Ulysses is full of that most common thing – death. Stephen Dedalus's mother has died between the end of A Portrait of the Artist as a Young Man and the opening of Ulysses, and he is tormented by feelings of remorse and guilt because he refused to pray over her before she passed. Leopold Bloom is a man who is in a sense living between two deaths – his father has committed suicide, and his son Rudy died over ten years ago, at the age of just eleven days. Thus the characters in the book are intimately aware of what a fleeting thing life is, and we are exposed to a great deal of their thoughts surrounding human mortality. At the same time, this isn't all super heavy-handed and serious. In "Hades," for example, you'll find that some of Bloom's thoughts on death are actually hilarious. Example: why don't they bury people long ways up instead of horizontal, so as to save space?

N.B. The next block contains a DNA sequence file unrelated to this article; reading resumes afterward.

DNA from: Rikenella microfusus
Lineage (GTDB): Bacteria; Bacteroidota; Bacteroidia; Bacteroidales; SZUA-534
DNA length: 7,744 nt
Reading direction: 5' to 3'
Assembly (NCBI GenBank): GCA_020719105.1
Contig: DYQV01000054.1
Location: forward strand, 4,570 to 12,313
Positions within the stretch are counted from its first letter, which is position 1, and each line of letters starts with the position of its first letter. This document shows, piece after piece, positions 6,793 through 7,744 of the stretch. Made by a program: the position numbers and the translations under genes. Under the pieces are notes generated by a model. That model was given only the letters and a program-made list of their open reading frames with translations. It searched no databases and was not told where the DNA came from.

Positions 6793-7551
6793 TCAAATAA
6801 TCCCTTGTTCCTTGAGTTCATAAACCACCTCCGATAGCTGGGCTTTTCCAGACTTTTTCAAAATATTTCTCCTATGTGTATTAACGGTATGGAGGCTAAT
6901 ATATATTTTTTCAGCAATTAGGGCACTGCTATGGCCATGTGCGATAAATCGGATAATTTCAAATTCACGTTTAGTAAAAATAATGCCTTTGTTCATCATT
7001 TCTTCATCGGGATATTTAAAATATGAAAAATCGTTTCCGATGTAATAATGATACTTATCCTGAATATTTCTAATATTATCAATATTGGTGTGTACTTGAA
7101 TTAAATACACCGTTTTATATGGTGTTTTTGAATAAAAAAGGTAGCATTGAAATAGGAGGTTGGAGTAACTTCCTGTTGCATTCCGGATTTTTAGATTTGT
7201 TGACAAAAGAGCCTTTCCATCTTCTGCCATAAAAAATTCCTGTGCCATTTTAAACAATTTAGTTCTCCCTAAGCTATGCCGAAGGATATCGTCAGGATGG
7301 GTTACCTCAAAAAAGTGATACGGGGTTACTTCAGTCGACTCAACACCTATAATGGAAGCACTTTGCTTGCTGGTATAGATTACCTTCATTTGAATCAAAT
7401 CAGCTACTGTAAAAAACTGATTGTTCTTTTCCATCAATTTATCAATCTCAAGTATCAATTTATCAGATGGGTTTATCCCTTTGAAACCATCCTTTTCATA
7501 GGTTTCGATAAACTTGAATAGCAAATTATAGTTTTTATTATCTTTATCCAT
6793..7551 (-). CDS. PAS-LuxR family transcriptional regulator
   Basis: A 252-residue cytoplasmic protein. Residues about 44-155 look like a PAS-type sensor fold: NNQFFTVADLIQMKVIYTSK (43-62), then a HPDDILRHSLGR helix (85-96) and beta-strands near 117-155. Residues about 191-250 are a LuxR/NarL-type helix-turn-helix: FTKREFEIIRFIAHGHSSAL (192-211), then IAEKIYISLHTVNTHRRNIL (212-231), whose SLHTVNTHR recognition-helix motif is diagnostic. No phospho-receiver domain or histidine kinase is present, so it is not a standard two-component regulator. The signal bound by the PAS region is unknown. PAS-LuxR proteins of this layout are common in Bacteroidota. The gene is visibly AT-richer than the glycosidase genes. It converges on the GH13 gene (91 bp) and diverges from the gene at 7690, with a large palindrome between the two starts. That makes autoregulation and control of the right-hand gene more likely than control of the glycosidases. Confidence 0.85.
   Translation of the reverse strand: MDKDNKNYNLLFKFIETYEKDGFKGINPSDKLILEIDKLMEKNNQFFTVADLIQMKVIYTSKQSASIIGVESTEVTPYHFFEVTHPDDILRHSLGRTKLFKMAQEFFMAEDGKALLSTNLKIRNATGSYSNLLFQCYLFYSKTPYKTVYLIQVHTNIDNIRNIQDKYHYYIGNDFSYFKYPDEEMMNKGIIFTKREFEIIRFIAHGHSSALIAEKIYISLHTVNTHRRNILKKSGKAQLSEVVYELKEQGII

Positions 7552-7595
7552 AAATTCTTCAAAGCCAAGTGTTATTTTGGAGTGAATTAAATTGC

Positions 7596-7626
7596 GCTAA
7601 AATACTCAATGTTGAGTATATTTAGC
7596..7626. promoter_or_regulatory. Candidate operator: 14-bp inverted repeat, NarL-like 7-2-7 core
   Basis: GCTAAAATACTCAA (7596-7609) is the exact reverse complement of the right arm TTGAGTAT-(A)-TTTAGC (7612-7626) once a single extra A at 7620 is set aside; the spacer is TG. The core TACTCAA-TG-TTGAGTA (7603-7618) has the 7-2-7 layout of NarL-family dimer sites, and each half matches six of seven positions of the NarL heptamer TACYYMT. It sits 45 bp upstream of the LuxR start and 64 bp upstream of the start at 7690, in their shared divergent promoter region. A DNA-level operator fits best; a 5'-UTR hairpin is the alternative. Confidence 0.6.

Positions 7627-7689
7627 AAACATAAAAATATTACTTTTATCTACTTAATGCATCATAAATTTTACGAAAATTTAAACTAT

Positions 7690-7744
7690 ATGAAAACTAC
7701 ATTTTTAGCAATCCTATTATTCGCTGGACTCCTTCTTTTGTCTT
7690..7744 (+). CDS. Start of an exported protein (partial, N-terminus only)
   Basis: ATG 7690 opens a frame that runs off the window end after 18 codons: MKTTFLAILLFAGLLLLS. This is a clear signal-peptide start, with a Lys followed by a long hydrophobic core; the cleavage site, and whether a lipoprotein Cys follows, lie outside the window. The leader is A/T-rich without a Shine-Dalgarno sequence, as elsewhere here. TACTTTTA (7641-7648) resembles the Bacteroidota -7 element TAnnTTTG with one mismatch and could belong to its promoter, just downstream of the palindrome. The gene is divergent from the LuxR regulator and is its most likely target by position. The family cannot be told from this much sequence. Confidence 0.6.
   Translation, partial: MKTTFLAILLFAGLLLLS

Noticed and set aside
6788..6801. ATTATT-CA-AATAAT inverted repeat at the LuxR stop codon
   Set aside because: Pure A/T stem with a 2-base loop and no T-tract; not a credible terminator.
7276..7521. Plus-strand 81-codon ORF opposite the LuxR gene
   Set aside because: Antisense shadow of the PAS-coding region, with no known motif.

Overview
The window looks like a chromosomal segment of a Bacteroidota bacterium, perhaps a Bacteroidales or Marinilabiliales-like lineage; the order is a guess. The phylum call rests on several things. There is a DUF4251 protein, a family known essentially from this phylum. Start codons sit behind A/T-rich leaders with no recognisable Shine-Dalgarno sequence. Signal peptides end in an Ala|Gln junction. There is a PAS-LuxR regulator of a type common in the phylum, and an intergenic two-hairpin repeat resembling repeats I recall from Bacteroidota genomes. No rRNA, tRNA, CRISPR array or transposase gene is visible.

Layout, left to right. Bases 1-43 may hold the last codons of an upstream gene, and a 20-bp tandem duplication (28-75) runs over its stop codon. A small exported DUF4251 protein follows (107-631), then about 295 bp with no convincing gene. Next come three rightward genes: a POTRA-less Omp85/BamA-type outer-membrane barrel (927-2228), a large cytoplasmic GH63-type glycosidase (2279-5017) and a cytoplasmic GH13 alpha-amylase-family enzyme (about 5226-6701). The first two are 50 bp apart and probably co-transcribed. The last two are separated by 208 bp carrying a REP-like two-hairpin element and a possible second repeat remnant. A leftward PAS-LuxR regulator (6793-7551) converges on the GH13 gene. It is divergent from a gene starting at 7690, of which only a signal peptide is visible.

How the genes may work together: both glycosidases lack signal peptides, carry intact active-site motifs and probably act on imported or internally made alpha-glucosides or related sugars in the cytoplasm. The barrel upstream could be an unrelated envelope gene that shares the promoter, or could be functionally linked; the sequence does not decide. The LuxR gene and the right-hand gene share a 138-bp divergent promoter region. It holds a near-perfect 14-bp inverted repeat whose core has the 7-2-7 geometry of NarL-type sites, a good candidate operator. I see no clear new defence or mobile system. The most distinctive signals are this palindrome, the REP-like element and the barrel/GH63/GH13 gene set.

Stephen's vanity blinds him from any real sense of his own death. All he can imagine is the completion of his great artistic project, and young as he is, everything else seems tangential to it, including his own life.
In contrast to Bloom, who realizes that he is the last of his family line, most men in the novel never have to come to terms with what it means to be mortal. The other characters that speak of death seem to harbor the belief that by reproducing, they are guaranteed a form of immortality.